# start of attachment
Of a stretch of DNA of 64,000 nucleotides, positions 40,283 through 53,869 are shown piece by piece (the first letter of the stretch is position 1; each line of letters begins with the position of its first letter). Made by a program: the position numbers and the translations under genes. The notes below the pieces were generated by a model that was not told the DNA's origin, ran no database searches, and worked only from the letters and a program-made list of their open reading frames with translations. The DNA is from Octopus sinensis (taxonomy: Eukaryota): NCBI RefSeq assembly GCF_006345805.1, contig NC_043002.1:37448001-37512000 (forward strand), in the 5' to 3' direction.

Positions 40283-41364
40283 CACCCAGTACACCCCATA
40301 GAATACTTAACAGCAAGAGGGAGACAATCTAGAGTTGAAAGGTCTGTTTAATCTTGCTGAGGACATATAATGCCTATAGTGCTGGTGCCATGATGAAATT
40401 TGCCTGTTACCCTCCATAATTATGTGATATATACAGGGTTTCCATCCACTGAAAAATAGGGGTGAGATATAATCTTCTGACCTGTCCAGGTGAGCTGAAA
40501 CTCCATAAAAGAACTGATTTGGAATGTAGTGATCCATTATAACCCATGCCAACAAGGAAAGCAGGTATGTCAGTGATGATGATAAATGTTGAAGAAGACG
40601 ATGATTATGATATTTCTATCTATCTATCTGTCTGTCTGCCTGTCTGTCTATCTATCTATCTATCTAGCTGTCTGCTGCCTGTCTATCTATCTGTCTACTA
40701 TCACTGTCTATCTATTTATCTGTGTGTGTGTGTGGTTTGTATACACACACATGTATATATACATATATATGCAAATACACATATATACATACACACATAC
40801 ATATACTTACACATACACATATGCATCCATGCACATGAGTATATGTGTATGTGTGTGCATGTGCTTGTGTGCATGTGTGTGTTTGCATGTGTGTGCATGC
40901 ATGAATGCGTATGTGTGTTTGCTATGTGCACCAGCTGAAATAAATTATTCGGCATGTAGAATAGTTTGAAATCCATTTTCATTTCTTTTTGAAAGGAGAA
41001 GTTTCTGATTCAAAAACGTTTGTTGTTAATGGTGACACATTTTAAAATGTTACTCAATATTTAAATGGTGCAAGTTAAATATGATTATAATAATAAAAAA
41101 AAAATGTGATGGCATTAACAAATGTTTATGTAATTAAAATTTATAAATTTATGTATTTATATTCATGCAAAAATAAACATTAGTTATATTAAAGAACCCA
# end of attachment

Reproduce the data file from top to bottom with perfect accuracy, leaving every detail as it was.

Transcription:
Of a stretch of DNA of 64,000 nucleotides, positions 40,283 through 53,869 are shown piece by piece (the first letter of the stretch is position 1; each line of letters begins with the position of its first letter). Made by a program: the position numbers and the translations under genes. The notes below the pieces were generated by a model that was not told the DNA's origin, ran no database searches, and worked only from the letters and a program-made list of their open reading frames with translations. The DNA is from Octopus sinensis (taxonomy: Eukaryota): NCBI RefSeq assembly GCF_006345805.1, contig NC_043002.1:37448001-37512000 (forward strand), in the 5' to 3' direction.

Positions 40283-41364
40283 CACCCAGTACACCCCATA
40301 GAATACTTAACAGCAAGAGGGAGACAATCTAGAGTTGAAAGGTCTGTTTAATCTTGCTGAGGACATATAATGCCTATAGTGCTGGTGCCATGATGAAATT
40401 TGCCTGTTACCCTCCATAATTATGTGATATATACAGGGTTTCCATCCACTGAAAAATAGGGGTGAGATATAATCTTCTGACCTGTCCAGGTGAGCTGAAA
40501 CTCCATAAAAGAACTGATTTGGAATGTAGTGATCCATTATAACCCATGCCAACAAGGAAAGCAGGTATGTCAGTGATGATGATAAATGTTGAAGAAGACG
40601 ATGATTATGATATTTCTATCTATCTATCTGTCTGTCTGCCTGTCTGTCTATCTATCTATCTATCTAGCTGTCTGCTGCCTGTCTATCTATCTGTCTACTA
40701 TCACTGTCTATCTATTTATCTGTGTGTGTGTGTGGTTTGTATACACACACATGTATATATACATATATATGCAAATACACATATATACATACACACATAC
40801 ATATACTTACACATACACATATGCATCCATGCACATGAGTATATGTGTATGTGTGTGCATGTGCTTGTGTGCATGTGTGTGTTTGCATGTGTGTGCATGC
40901 ATGAATGCGTATGTGTGTTTGCTATGTGCACCAGCTGAAATAAATTATTCGGCATGTAGAATAGTTTGAAATCCATTTTCATTTCTTTTTGAAAGGAGAA
41001 GTTTCTGATTCAAAAACGTTTGTTGTTAATGGTGACACATTTTAAAATGTTACTCAATATTTAAATGGTGCAAGTTAAATATGATTATAATAATAAAAAA
41101 AAAATGTGATGGCATTAACAAATGTTTATGTAATTAAAATTTATAAATTTATGTATTTATATTCATGCAAAAATAAACATTAGTTATATTAAAGAACCCA